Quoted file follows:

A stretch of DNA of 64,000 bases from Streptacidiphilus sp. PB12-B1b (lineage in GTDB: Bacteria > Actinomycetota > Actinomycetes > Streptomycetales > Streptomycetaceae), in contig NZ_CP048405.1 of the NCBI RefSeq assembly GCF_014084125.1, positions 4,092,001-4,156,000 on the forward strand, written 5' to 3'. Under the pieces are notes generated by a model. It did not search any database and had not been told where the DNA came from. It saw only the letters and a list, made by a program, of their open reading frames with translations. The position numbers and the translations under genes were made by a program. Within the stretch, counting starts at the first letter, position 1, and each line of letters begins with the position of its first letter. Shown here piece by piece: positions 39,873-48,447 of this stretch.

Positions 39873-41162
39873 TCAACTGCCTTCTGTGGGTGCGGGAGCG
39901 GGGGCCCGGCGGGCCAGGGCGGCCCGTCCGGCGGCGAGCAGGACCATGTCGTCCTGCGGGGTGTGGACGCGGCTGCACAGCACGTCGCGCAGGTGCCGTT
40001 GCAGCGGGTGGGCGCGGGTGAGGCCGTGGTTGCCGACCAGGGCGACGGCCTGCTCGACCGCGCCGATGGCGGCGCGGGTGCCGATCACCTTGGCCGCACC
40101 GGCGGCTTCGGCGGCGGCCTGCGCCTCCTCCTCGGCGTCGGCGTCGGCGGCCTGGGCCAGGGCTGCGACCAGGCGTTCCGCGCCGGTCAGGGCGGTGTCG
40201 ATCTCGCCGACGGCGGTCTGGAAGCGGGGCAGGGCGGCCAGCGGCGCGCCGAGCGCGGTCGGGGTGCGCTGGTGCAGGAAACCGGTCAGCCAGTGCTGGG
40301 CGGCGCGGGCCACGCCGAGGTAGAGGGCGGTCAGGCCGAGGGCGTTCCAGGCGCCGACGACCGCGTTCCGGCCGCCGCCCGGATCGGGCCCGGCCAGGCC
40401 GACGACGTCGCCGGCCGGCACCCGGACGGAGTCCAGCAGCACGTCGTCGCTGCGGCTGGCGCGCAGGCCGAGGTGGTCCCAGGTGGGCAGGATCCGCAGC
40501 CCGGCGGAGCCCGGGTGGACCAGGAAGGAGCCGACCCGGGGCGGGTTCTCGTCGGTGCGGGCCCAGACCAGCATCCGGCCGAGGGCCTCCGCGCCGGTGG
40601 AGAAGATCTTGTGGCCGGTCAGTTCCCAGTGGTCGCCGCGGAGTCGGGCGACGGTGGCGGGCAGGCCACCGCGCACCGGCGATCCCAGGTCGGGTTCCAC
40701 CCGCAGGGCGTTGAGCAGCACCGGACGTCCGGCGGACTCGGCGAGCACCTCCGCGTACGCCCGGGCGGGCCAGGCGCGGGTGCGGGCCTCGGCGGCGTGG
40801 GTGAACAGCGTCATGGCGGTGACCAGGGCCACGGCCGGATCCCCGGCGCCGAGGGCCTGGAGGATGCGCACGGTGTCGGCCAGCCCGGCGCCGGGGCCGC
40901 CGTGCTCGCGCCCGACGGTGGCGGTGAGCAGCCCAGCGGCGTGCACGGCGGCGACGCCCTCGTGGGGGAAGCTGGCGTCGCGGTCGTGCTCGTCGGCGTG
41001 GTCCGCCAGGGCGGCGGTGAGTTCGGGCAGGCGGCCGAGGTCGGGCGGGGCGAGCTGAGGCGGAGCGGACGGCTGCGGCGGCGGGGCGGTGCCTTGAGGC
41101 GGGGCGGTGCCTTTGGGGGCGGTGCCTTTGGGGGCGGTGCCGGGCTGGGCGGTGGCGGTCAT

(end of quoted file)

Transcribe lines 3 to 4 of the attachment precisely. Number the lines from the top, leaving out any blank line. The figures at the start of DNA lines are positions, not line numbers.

39873 TCAACTGCCTTCTGTGGGTGCGGGAGCG
39901 GGGGCCCGGCGGGCCAGGGCGGCCCGTCCGGCGGCGAGCAGGACCATGTCGTCCTGCGGGGTGTGGACGCGGCTGCACAGCACGTCGCGCAGGTGCCGTT